For me, as a writer, delving into humanity’s heart of darkness allows me to examine human nature free of the restrictions of genre. These stories transcend, if they’re done well.

4. Do you feel women are under-represented in any way in the speculative arena or do you think there is more focus on them than on men? (or examples of how there is a balance).

My response to this will be purely empiric, without substantive evidence; however, I do feel women are under-represented, or perhaps I should say under-showcased. Why this is so, is probably part of the eternal struggle women have for recognition. Equally, I do think some of the finest dark fiction and even horror comes out of the female psyche. Why is this? I think we’re just better at screwing with people’s heads.

From Mountains of Ice

Now, that’s not something as a woman I’m particularly proud of. But it doesn’t surprise me in the least. When I hear women bleating on about how the world would be a better place if women ran it, I smile and shake my head. Just as in a good work of dark fiction, life needs that balance, that Yin and Yang.

So, yeah, I think women are better at writing dark fiction, because I think our minds are generally more subtle, even sneaky.

5. Abuse against women is worldwide: the gang rape of the Indian woman, women assaulted in various terrorist attacks or protests against regimes (Egypt, Syria, etc. throughout time), domestic violence and murder at the hands of boyfriends, fathers, families and husbands, sexist representation, being treated as second class citizens or possessions and made to dress in a particular way, etc. With all that’s going on, what do you want to say about where women are what we can do to stem the tide?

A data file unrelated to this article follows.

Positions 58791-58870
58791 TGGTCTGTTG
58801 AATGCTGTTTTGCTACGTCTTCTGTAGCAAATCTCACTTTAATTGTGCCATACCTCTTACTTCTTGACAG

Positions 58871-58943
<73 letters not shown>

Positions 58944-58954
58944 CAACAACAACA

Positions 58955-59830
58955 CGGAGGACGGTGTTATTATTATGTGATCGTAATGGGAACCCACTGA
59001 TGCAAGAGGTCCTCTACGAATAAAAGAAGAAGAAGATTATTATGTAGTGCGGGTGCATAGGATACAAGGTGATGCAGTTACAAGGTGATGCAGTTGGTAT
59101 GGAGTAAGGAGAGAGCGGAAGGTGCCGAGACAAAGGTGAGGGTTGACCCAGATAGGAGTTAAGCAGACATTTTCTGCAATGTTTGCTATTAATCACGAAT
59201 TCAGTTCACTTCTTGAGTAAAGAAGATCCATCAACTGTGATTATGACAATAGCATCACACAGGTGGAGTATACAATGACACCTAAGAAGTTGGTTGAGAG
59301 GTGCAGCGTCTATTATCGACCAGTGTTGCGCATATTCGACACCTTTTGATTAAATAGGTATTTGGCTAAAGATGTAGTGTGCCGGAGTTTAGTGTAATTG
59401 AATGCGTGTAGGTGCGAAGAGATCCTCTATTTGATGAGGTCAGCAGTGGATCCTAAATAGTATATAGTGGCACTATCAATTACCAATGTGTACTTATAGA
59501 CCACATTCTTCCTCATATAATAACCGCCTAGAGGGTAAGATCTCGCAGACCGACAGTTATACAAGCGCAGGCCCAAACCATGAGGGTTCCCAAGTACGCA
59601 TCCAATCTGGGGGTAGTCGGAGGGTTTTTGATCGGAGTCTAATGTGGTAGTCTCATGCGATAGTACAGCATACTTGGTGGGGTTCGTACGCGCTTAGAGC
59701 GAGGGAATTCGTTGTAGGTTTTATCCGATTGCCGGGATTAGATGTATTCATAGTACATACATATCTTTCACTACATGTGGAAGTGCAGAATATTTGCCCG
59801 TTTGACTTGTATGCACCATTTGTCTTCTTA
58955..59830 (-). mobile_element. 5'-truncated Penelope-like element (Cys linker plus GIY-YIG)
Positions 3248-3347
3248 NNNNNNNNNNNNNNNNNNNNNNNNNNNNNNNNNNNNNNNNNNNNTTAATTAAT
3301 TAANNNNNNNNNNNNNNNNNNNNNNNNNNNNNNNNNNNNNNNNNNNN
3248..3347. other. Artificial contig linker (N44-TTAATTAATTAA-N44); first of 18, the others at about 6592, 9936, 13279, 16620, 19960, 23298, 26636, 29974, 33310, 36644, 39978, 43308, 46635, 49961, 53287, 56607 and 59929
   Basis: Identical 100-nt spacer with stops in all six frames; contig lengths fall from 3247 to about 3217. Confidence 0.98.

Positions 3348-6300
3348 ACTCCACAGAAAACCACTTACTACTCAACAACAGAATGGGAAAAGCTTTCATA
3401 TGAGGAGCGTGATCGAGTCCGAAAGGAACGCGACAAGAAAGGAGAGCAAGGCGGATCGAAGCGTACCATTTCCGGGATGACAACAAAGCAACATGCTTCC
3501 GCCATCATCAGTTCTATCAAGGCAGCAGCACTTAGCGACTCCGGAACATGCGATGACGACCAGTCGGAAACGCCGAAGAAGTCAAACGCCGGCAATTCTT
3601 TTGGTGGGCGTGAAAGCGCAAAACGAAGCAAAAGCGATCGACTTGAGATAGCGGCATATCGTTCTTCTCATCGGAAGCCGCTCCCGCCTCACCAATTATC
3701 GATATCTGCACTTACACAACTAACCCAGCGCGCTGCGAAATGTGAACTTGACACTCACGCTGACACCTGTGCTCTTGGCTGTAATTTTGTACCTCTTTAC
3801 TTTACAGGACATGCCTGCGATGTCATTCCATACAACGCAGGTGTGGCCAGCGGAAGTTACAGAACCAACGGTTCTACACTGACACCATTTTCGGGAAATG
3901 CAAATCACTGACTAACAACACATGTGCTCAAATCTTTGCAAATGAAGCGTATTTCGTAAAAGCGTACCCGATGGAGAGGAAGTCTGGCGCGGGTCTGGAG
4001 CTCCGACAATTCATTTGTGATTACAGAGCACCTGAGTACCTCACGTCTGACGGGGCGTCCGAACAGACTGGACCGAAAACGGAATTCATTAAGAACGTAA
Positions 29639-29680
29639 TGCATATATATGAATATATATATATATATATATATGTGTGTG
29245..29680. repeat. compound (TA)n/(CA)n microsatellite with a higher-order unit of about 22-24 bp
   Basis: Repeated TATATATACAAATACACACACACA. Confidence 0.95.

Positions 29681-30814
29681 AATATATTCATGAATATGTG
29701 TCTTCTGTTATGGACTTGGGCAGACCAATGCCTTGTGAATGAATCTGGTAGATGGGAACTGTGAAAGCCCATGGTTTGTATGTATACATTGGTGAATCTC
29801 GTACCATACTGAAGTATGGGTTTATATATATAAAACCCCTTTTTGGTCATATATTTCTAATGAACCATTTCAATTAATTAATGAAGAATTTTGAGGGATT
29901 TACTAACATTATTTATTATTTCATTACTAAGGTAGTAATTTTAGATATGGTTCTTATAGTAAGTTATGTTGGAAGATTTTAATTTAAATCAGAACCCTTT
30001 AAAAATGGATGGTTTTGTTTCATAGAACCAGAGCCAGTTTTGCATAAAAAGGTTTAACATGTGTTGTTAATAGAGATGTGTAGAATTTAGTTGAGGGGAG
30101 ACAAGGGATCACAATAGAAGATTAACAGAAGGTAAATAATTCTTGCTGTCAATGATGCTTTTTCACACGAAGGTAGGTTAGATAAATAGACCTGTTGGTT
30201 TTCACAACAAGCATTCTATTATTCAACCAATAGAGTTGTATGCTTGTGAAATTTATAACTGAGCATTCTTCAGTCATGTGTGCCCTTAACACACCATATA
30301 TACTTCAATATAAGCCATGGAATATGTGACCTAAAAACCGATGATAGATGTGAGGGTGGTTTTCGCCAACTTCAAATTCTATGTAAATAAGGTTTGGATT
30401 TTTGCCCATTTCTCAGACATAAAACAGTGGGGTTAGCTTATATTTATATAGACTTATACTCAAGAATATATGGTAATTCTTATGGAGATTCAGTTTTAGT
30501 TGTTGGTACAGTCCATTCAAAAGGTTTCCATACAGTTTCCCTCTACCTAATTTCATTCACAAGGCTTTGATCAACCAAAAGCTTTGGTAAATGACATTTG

Shadow Song by Lorina Stephens

Stem the tide? Really? I think statements like that are looking to create an impossible utopia. (Heretical statement from me which will no doubt bring down hellfire.) Remove all the rhetoric, and what you witness when you see violence against women is base,
biological instinct. Control the breeding females. It’s the herd instinct. And the way you control them is through violence, whether it’s physical or emotional.

Violence against women will never go away. We may try to legislate against it, as we should. A man should not be allowed to beat a woman, rape a woman, kill a woman with impunity. Just as a man should not be subject to any of those brutalities. Women should be given equal pay for equal work, equal recognition, equal representation. But although we will and should legislate for a woman’s right to live in peace and without fear, we will never completely eradicate base biological instinct. We may modify it, learn to control it.